I just got done pulling the drives off a 331 Bobcat and a 312 CAT and most of them are made basically the same way, regardless of the machine size. That said, if the motor is leaking into the planetary housing then you might as well plan to have the whole thing rebuilt, or replaced. I say this because most leaks like that occur because the motor's output shaft is grooved allowing the seal to leak. If that is the case then it should be leaking hydraulic oil pretty steadily, causing it to build oil pressure in the planetary housing and blow past the seal. If that's happening, the oil level in the hydraulic tank should be going down. If your not losing hydraulic oil then the most probable cause is the planetary housing seal is just leaking. If that happens then you'll lose the oil that lubricates the planetary gears and the bearings, and that's not a good thing either. There are different types of seals used to seal the planetary housing but a leak is a leak regardless.
Either way you need to get the whole thing out to work on it. To repair whatever the problem is you'll need to start by pulling the track. Once the track is off unhook your lines and cap them. Being on the lowest point in the system they will usually leak oil to some degree as long as they aren't hooked up. Next look around the outside of the motor housing for a ring of bolts that holds the whole assembly to the track frame and take them out. If it's like the ones I just took out on the Bobcat and the CAT you might have to use a block of wood and actually drive the assembly out since they are usually a relatively tight fit in the housing.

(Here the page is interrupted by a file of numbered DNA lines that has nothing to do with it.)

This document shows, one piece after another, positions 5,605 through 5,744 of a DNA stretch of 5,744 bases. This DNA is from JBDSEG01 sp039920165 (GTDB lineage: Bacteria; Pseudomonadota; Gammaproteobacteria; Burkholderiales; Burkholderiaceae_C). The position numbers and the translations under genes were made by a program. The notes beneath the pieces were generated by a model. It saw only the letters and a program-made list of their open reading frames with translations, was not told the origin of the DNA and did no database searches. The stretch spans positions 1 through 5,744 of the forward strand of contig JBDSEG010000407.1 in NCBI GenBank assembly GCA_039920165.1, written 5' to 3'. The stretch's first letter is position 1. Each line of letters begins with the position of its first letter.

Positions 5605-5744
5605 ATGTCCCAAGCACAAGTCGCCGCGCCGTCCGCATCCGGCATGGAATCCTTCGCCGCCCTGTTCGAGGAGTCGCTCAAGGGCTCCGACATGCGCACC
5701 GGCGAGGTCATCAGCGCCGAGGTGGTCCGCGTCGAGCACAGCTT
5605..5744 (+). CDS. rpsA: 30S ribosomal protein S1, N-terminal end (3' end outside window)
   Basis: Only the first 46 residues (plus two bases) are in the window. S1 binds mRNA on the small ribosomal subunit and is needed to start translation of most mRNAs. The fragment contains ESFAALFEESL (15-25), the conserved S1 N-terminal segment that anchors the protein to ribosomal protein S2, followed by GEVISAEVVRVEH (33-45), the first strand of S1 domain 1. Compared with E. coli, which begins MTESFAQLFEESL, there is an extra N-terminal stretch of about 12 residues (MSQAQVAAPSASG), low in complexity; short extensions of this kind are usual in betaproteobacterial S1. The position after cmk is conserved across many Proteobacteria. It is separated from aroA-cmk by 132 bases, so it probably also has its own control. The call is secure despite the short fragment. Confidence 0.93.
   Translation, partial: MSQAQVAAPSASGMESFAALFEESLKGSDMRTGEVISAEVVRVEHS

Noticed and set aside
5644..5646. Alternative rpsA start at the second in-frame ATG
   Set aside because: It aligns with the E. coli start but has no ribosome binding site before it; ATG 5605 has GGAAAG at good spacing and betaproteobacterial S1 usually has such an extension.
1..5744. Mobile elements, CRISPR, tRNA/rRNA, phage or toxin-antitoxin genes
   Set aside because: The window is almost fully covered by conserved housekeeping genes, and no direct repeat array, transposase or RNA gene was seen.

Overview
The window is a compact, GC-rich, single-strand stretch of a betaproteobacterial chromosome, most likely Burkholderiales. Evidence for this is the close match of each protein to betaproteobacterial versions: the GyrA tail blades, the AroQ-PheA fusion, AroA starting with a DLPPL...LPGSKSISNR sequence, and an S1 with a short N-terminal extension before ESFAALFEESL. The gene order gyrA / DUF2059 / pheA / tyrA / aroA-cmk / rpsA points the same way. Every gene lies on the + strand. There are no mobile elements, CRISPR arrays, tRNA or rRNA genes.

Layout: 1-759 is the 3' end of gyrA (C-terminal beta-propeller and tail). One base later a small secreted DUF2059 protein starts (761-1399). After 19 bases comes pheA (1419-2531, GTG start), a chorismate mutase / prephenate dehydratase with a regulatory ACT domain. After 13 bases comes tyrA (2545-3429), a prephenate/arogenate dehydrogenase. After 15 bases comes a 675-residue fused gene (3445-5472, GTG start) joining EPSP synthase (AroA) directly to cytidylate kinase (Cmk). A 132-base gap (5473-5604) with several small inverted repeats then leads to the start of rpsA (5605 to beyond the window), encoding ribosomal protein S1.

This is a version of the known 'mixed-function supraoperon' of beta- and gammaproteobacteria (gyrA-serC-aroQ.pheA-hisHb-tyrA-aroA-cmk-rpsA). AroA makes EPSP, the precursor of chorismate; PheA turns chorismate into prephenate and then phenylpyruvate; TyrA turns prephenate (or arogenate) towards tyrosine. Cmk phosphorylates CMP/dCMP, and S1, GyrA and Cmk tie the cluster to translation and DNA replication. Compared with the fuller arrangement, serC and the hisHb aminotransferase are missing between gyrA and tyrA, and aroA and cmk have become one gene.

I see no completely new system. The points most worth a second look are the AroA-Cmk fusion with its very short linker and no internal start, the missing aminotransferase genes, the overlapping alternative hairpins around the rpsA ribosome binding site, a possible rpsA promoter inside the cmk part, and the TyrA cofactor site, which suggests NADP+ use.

Once out, I'd start the teardown by disassembling the planetary as getting into the motor is a bit more than most of us would want to deal with. Took the CAT I pulled straight to a repair shop since I knew the motor was bad. On the Bobcat the planetary was the problem and I started dissasembly there. Once I got into it and saw what all was wrong I made a few calls.
I knew I would have to go into the motor so I called the guys that did the 312 motor drive for me. He said often the smaller drives weren't really worth repairing once you got into them, expecially if you had motor problems and not just planetary problems. In my case, just to repair the planetary side of things was going to be nearly as much as I could buy a completely new assembly from from Bobcat. In this case it was around $3500, brand new, not reman (so no core involved). I even looked into an aftermarket drive. The guy there told me that if he could find me one to replace it it would be in the $3000 plus range. On the other hand he said most of the CAT, Hitachi, Komatsu, etc drives were in the $6000 range from the OEM but the aftermarket's on them were in the $3000 plus range, so $3500 for an OEM assembly wasn't a bad deal.
In the end it's worth tearing into to see what's wrong. However if the problem is much beyond just changing a seal then you might as well look into just replacing the whole thing as an assembly as it might be cheaper.